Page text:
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What to Expect from an Eating Disorder Treatment Assessment: 4 Essential Steps

Eating Disorder Assessment

Written by: Jennilyn Harvey, LPC-A
Clinical Assessor at The Renfrew Center of Philadelphia-Spring Lane  

An eating disorder treatment assessment is often the first step on a person’s journey to recovery and can be filled with many overwhelming emotions, especially if this is the first time reaching out for more support. In this post, we break down the basic steps.

Eating Disorder AssessmentThe eating disorder treatment assessment process begins with reaching out to one of a program specialist or representative (we call them Program Information Specialists). This is a trained professional who will compassionately walk you through the intake process, collecting your basic information (e.g., name, age, location), inquiring about your needs and what you are seeking support for, and reviewing your insurance information to ensure all financial resources are being used to your benefit.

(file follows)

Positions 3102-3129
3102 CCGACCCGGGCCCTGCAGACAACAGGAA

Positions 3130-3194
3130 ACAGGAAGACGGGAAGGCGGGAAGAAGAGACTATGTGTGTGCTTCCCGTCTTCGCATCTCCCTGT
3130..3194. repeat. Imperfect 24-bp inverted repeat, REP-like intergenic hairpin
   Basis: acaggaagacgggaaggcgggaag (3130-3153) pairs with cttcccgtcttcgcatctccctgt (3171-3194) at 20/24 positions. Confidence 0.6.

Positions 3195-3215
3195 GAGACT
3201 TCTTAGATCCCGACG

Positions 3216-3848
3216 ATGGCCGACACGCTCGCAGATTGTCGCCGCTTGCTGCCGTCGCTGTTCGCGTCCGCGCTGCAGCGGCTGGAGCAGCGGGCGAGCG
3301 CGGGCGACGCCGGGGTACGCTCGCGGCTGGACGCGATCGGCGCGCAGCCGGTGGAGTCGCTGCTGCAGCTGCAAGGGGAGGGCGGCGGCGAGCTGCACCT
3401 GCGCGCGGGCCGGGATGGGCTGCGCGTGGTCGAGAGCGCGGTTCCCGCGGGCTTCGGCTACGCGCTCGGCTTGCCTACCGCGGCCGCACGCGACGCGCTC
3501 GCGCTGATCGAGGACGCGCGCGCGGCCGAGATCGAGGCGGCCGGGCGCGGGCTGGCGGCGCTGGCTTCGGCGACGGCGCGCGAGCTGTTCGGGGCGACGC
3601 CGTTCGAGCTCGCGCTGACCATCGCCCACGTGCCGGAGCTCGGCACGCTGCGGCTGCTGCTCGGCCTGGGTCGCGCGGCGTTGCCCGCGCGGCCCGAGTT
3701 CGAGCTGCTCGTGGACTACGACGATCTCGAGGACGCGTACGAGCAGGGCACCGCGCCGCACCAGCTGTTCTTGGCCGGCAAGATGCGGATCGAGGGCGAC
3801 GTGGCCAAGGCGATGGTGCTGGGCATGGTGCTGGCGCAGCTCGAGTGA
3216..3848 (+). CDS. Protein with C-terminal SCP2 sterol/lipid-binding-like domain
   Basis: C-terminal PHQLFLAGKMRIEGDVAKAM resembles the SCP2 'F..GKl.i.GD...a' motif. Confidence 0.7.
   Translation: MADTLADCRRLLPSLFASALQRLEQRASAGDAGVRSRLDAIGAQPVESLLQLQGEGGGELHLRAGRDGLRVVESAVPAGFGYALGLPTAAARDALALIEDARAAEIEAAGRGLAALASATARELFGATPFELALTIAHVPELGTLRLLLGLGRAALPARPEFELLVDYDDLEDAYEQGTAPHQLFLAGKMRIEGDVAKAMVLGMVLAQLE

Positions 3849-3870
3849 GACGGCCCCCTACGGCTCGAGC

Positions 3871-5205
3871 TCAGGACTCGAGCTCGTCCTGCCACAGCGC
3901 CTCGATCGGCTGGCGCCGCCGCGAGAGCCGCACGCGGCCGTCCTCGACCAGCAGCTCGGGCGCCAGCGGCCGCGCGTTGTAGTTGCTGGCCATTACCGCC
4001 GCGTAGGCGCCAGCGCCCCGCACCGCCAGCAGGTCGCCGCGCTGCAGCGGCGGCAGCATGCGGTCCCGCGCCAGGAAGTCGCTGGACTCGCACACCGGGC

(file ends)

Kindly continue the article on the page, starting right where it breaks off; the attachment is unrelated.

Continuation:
From there, your program representative will get you scheduled for an assessment with a clinical professional who will conduct the assessment. This is someone highly trained in the treatment of eating disorders and/or a master’s level clinician.

As you anticipate your scheduled assessment you may be feeling overwhelmed. Having an idea of what your assessment will look like can help prepare you for your journey to recovery. Here’s what to expect.

Eating Disorder Assessment: An Example of What to Expect

Step 1: The clinical assessor scheduled to complete your assessment will reach out to you one of two ways: either by telephone or Zoom depending on how the assessment was scheduled with the program information specialist when you initially called. If your assessment is scheduled to be completed via Zoom meeting, the clinical assessor will send the Zoom meeting link to the email address you provided during your intake call approximately 30 minutes prior to the scheduled assessment time. If scheduled to complete your assessment via telephone, the clinical assessor will call you at the number provided in your intake at the time of the scheduled assessment.